Here in southeast Texas hunting season starts in just a few weeks. Archery season starts the first Saturday in October, while regular rifle season starts the first Saturday in November. In order to get ready for deer season my dad and I went to the hunting lease to check on things.
While dad used the tractor and brush hog to clear the ATV trails I used a 4-wheeler to get from one stand and wildlife feeder to the other.
I knew this day would arrive, and here it is. The hunting lease my family and I have been a part of for the past 15 years has gotten so expensive I can no longer afford to be a member.
1970s – To be on a hunting lease in the 1970s you had to know someone who was a member of the lease. Then that member had to put in a good word for you. A lot of leases had a waiting list of people who wanted to be a member.
2000s – Hunting leases are begging for members.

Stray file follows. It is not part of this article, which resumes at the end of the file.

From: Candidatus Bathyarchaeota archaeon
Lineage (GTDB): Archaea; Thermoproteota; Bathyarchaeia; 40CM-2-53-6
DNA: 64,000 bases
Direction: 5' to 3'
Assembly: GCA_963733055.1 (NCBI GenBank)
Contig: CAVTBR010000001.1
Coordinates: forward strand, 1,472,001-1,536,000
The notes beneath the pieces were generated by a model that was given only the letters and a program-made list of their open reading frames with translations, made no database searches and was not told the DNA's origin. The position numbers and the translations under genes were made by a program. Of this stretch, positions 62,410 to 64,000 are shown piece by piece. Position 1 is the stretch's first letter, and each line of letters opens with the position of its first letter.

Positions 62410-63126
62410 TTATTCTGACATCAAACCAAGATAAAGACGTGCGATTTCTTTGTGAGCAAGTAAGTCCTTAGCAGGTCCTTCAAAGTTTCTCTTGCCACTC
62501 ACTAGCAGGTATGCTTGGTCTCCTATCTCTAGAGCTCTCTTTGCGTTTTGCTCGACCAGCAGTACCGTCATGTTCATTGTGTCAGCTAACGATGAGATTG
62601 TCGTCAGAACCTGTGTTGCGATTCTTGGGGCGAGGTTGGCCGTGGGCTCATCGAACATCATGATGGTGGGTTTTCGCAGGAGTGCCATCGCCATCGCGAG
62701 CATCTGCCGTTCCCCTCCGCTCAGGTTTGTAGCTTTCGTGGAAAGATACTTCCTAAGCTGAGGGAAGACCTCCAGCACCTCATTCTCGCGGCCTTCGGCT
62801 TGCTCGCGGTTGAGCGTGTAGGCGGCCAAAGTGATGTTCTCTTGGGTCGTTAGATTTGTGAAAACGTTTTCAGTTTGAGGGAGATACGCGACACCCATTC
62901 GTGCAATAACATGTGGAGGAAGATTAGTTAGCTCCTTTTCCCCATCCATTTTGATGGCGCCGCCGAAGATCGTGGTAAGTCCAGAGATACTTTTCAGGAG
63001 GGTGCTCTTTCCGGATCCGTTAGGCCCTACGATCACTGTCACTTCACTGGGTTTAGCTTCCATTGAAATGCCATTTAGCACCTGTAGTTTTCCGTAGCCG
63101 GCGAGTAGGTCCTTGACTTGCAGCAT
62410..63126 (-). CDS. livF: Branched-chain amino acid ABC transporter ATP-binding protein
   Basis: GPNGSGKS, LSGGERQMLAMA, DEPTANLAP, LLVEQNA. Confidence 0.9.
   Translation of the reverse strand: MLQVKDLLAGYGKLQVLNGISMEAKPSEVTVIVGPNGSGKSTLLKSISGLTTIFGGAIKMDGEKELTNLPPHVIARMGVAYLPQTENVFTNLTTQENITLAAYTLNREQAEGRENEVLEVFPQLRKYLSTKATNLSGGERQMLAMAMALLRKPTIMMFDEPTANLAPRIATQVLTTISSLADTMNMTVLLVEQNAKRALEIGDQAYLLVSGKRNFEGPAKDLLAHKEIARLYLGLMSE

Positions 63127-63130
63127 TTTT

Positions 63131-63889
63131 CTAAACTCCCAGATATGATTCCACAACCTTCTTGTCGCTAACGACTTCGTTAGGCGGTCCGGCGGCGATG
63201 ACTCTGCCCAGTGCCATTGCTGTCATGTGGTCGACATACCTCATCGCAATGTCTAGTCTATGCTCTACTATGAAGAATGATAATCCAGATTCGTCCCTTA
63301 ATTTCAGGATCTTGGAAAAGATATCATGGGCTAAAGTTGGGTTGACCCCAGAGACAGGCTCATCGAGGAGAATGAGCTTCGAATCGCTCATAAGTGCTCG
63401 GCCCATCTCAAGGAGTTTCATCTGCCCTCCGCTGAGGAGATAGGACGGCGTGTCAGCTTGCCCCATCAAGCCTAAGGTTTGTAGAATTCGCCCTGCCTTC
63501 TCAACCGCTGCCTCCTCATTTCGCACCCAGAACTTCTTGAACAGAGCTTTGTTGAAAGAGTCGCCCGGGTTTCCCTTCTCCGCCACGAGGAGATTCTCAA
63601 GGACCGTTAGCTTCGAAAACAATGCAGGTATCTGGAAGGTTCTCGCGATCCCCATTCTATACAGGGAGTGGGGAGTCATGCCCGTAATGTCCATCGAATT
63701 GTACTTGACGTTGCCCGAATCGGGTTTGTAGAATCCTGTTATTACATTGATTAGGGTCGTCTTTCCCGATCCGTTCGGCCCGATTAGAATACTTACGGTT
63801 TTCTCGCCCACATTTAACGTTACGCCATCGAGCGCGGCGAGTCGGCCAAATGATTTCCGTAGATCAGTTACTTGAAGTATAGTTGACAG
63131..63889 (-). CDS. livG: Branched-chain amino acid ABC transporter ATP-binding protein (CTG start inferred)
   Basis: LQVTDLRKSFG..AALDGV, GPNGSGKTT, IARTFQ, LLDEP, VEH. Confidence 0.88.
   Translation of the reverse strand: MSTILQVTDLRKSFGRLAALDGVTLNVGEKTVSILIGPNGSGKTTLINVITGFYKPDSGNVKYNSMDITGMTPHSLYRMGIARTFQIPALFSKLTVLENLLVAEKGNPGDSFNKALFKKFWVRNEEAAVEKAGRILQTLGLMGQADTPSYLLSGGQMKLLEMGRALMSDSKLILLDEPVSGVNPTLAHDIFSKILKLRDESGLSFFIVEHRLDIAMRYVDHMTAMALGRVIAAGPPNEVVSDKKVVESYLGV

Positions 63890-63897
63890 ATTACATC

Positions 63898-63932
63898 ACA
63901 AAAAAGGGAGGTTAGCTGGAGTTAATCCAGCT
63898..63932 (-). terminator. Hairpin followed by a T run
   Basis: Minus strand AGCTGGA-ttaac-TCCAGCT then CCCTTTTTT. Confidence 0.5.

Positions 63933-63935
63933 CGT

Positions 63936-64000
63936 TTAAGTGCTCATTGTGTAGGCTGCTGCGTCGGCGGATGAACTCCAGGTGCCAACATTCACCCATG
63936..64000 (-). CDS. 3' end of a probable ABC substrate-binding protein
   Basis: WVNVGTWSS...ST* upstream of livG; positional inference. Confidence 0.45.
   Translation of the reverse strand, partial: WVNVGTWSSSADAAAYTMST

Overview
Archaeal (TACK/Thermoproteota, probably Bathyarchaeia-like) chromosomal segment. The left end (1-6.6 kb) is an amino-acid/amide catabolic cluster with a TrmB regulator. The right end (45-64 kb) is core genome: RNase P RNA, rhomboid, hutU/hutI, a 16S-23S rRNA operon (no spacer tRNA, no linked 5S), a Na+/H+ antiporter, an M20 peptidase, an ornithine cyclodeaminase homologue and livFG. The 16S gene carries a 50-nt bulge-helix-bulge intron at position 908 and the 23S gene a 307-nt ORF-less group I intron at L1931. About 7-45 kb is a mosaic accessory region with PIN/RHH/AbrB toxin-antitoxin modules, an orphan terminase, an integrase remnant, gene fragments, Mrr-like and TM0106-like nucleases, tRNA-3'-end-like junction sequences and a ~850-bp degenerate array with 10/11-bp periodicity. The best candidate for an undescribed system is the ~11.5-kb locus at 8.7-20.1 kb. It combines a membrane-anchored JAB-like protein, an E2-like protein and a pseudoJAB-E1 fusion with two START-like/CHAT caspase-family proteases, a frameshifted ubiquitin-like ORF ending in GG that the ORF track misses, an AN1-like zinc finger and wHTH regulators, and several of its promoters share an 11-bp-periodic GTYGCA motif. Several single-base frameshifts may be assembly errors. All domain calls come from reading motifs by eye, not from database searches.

In the past 30 years we have seen a shift of people who live in rural areas, timber companies have gobbled up land, parents are not introducing their children to hunting, and most importantly, timber companies are being bought up by invest firms.
The great depression of the 1930s saw a shift of people living in rural areas to living in urban areas. The reason for this shift was simple, and that was to find a job.
As the people who were left in rural areas started to die, their property was left to the children who had moved to rural areas. The children who had moved away had no use for the land, so they did not pay the property taxes. Various counties across the nation seized the land for overdue taxes. As the land was auctioned off guess who bought it, the timber companies.
There used to be a time when leasing land was cheap, or at least affordable.
There used to be a time when hunters were left at their own discretion with size limits. Coyotes, wolves and mountain lions are not held to size limits, so why are human hunters held to a size limit?